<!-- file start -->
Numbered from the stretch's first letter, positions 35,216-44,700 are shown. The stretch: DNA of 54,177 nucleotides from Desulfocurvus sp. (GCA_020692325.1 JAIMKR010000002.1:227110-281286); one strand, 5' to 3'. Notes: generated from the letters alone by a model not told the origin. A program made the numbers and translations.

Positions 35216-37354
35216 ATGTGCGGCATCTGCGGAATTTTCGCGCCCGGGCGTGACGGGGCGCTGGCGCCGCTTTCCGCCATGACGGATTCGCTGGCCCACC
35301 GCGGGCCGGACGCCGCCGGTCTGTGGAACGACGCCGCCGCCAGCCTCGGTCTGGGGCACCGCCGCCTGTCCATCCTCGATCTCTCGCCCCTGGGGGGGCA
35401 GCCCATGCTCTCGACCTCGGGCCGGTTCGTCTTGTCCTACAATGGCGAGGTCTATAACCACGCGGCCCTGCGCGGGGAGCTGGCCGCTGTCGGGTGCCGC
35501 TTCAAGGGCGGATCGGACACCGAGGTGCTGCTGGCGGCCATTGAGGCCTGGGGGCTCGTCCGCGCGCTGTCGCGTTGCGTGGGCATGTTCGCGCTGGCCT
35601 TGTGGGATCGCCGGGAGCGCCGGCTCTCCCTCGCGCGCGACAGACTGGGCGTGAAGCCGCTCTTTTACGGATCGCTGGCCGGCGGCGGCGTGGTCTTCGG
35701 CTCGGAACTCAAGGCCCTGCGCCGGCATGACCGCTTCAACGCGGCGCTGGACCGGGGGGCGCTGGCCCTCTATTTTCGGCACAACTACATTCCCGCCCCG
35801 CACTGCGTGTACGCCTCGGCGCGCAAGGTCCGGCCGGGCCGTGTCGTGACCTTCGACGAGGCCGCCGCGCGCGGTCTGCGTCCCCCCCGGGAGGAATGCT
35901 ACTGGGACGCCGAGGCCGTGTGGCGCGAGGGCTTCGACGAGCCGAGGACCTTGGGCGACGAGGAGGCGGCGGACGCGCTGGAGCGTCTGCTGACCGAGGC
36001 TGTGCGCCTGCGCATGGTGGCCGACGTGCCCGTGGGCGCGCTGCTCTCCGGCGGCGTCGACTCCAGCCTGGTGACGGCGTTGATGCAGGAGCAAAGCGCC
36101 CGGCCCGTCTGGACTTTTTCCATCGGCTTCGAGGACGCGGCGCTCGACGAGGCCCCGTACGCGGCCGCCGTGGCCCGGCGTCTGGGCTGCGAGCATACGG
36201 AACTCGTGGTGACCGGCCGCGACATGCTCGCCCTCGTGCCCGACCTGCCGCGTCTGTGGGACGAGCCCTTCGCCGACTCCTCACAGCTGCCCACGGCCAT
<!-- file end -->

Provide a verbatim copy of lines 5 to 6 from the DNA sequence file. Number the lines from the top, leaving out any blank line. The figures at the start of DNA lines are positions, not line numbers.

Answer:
35401 GCCCATGCTCTCGACCTCGGGCCGGTTCGTCTTGTCCTACAATGGCGAGGTCTATAACCACGCGGCCCTGCGCGGGGAGCTGGCCGCTGTCGGGTGCCGC
35501 TTCAAGGGCGGATCGGACACCGAGGTGCTGCTGGCGGCCATTGAGGCCTGGGGGCTCGTCCGCGCGCTGTCGCGTTGCGTGGGCATGTTCGCGCTGGCCT